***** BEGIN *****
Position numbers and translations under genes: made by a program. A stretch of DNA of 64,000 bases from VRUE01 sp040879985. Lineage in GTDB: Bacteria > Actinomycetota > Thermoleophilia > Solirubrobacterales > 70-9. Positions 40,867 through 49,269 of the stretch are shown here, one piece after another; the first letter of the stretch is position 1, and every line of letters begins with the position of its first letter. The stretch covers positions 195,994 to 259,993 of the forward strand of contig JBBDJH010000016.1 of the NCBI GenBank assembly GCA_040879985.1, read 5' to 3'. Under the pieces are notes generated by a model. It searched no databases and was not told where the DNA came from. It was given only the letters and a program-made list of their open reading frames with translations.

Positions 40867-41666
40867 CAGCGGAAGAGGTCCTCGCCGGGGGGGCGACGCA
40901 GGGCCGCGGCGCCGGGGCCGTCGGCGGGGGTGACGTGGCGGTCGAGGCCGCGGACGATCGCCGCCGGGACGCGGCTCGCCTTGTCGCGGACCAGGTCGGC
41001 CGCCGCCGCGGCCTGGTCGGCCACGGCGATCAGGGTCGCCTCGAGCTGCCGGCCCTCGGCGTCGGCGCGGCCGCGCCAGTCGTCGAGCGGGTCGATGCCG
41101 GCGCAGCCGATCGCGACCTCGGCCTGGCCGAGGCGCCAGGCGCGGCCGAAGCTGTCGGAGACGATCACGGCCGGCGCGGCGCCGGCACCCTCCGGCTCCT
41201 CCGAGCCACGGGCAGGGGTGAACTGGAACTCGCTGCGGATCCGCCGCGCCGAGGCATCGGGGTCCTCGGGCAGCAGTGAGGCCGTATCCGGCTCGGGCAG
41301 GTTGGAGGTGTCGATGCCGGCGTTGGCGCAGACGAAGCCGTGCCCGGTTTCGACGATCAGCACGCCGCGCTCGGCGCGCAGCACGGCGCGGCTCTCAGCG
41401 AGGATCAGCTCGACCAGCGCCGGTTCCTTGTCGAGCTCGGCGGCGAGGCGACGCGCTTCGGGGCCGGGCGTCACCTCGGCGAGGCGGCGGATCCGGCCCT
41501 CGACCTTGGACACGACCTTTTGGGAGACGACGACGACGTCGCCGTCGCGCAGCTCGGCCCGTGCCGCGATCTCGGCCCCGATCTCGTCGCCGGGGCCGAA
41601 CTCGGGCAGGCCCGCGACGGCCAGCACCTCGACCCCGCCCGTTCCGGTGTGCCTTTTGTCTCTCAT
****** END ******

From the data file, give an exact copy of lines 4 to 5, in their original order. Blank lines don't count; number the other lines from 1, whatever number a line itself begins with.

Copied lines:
40901 GGGCCGCGGCGCCGGGGCCGTCGGCGGGGGTGACGTGGCGGTCGAGGCCGCGGACGATCGCCGCCGGGACGCGGCTCGCCTTGTCGCGGACCAGGTCGGC
41001 CGCCGCCGCGGCCTGGTCGGCCACGGCGATCAGGGTCGCCTCGAGCTGCCGGCCCTCGGCGTCGGCGCGGCCGCGCCAGTCGTCGAGCGGGTCGATGCCG